This practice squeezes the margins out of the brands, with "rent" being as high as 50% off the retail price for some goods, and around 32% on average. 
As I have run businesses for both Japanese and overseas brands, I have noted that this is the biggest choke on department store retail for brands. The other expenses, be it utility costs, overhead, or marketing - come in at around the same percentage of revenue as in any other OECD market. But this "rent" really is the killer. 
And, as revenue (read, "sell through") has been shrinking for the last 15 years, it has become more and more costly to do business with or through department stores, especially if your target audience are among the F1 and F2 group.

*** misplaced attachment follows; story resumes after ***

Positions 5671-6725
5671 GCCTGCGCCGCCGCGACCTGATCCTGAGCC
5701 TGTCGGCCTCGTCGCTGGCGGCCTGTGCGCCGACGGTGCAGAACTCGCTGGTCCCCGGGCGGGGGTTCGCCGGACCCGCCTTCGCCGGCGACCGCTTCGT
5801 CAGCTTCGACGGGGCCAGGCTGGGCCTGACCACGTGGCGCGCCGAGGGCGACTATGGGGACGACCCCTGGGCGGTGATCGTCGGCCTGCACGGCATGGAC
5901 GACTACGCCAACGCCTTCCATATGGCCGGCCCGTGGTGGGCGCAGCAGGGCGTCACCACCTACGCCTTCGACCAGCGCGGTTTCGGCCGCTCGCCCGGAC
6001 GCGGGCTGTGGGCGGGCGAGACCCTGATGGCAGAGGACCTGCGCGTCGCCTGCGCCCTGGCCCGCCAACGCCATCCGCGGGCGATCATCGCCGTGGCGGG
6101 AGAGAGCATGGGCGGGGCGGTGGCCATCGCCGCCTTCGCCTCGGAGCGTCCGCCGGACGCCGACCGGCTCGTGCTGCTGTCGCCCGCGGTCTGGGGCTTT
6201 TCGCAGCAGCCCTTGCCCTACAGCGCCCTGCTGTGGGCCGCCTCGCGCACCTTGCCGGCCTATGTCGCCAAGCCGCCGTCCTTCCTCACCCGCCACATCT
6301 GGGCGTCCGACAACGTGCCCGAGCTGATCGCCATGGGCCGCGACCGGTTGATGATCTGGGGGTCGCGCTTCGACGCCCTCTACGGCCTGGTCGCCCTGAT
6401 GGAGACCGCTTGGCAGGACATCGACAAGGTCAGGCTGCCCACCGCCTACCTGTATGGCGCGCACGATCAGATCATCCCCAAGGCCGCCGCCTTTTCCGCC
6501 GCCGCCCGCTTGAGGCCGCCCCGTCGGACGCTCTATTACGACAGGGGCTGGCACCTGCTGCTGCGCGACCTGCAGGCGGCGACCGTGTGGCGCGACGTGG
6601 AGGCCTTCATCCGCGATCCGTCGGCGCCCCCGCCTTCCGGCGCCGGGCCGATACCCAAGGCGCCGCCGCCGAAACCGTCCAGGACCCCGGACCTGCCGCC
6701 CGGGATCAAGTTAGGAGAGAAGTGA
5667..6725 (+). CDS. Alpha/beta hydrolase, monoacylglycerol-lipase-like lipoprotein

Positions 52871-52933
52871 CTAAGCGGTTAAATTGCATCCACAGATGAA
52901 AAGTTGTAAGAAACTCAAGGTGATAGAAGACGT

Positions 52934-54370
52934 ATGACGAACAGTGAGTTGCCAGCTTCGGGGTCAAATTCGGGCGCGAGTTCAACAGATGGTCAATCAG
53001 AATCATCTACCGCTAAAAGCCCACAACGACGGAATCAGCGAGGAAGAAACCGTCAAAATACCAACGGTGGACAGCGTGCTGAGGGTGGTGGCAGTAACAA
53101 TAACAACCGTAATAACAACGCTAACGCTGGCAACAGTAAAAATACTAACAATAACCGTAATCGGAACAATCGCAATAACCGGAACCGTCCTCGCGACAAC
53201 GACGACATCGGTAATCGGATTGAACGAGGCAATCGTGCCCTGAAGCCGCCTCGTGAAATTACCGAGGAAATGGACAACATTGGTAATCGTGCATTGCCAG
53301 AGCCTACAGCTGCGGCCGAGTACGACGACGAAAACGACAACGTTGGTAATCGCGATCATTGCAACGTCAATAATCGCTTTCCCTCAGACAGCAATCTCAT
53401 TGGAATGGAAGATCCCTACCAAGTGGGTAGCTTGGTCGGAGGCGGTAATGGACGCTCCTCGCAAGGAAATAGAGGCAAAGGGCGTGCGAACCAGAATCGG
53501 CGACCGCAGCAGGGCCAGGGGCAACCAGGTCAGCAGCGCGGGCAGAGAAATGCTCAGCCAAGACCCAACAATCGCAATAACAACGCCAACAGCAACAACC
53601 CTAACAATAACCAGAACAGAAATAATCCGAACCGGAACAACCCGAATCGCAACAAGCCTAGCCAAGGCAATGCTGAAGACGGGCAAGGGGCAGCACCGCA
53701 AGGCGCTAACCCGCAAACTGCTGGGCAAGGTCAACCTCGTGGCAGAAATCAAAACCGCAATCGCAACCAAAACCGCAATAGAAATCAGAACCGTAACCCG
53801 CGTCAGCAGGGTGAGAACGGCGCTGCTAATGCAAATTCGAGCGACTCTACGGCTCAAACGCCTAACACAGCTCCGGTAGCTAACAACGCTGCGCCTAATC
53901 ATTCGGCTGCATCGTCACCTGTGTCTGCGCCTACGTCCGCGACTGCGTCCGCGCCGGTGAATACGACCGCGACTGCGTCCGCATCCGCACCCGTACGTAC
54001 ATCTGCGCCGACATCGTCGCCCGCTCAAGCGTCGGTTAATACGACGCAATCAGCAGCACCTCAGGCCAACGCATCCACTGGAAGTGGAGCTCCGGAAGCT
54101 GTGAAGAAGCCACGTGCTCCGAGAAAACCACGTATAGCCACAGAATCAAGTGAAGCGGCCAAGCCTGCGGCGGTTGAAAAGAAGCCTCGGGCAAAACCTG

Some brands targeting women aged 19 - 25 years of age claim that being in department stores is a total waste because 2/3 of their revenue comes through mobile commerce and ZOZO Town and the rest comes through fashion buildings or terminal buildings (commercial facilities adjacent to terminal train stations).
Traditionally, the first days of trade in the new year are great indicators for the year ahead, so we will get some clear market messages as consumers vote with their wallets. 


Isetan Shinjuku Sees 60% Increase in Sales Over Previous Year After Renovation

According to the Saturday SENKEN, distributed on 8 December 2012, Isetan Shinjuku announced that sales of womenswear accessories increased by 60% over the same period the previous year in one week following the completion of its renovation on 28 November.